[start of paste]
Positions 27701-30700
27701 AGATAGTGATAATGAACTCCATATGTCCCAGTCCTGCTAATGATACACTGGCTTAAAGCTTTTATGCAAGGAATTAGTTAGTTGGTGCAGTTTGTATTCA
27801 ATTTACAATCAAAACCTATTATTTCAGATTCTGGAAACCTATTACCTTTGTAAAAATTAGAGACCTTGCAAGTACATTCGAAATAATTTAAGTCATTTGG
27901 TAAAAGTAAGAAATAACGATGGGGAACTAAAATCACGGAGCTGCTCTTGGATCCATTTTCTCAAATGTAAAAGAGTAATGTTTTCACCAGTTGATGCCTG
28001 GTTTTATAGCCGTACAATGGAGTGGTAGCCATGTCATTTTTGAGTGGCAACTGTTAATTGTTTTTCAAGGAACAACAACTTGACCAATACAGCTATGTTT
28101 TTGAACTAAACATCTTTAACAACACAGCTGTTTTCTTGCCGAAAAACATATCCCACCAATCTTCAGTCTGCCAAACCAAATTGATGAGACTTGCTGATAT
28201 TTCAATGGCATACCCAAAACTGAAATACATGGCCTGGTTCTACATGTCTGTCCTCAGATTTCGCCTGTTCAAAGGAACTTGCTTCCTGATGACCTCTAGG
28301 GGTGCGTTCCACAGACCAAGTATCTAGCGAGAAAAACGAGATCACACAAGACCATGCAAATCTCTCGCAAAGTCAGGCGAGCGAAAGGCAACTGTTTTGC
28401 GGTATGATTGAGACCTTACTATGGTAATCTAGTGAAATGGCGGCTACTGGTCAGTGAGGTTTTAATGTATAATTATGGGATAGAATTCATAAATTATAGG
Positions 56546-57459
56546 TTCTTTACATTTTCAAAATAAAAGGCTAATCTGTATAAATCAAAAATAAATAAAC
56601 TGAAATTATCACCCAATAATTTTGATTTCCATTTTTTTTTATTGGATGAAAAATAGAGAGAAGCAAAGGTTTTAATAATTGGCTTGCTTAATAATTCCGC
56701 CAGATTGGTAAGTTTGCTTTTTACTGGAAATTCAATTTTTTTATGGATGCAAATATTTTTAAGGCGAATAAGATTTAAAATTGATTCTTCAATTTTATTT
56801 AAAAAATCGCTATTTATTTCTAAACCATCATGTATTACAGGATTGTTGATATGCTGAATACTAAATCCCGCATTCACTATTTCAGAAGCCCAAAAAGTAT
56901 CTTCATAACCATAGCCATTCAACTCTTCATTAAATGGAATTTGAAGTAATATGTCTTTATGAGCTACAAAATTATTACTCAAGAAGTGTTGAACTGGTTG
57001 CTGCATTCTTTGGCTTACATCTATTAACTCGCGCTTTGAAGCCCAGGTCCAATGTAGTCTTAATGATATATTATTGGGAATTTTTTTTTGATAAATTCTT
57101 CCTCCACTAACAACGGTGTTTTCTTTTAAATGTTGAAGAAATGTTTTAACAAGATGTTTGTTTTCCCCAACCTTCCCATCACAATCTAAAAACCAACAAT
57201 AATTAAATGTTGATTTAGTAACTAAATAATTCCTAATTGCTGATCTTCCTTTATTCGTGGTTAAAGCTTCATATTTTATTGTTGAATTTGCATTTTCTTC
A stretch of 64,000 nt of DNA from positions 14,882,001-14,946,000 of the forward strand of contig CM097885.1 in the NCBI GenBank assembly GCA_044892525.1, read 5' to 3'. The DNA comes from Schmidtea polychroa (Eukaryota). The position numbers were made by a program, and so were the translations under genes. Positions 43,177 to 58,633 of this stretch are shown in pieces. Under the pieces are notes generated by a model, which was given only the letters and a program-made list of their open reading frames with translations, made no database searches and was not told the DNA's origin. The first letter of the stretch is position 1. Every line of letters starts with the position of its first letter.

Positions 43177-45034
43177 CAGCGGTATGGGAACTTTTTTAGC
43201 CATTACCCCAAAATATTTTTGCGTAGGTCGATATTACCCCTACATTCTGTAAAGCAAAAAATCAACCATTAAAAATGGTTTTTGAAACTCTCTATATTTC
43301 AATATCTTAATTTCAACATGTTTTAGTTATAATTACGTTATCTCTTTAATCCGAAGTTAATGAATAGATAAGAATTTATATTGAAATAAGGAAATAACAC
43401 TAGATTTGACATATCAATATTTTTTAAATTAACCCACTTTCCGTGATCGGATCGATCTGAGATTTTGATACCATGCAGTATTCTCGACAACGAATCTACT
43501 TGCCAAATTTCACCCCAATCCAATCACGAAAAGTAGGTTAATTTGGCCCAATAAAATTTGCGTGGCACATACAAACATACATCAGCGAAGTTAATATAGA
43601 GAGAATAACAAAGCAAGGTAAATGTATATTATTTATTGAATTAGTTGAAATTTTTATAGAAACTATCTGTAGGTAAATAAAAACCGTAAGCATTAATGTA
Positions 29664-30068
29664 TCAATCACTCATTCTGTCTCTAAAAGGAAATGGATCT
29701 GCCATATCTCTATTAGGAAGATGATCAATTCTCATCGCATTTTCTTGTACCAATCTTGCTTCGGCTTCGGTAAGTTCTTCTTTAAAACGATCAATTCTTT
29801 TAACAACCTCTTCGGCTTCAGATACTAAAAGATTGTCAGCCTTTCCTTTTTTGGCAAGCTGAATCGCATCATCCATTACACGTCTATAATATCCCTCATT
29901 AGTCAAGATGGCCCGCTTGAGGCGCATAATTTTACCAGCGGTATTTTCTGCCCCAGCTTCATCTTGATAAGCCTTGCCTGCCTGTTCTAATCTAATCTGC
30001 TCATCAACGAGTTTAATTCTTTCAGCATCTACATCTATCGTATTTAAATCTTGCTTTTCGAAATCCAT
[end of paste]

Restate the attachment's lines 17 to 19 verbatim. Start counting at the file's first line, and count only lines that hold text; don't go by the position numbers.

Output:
57101 CCTCCACTAACAACGGTGTTTTCTTTTAAATGTTGAAGAAATGTTTTAACAAGATGTTTGTTTTCCCCAACCTTCCCATCACAATCTAAAAACCAACAAT
57201 AATTAAATGTTGATTTAGTAACTAAATAATTCCTAATTGCTGATCTTCCTTTATTCGTGGTTAAAGCTTCATATTTTATTGTTGAATTTGCATTTTCTTC
A stretch of 64,000 nt of DNA from positions 14,882,001-14,946,000 of the forward strand of contig CM097885.1 in the NCBI GenBank assembly GCA_044892525.1, read 5' to 3'. The DNA comes from Schmidtea polychroa (Eukaryota). The position numbers were made by a program, and so were the translations under genes. Positions 43,177 to 58,633 of this stretch are shown in pieces. Under the pieces are notes generated by a model, which was given only the letters and a program-made list of their open reading frames with translations, made no database searches and was not told the DNA's origin. The first letter of the stretch is position 1. Every line of letters starts with the position of its first letter.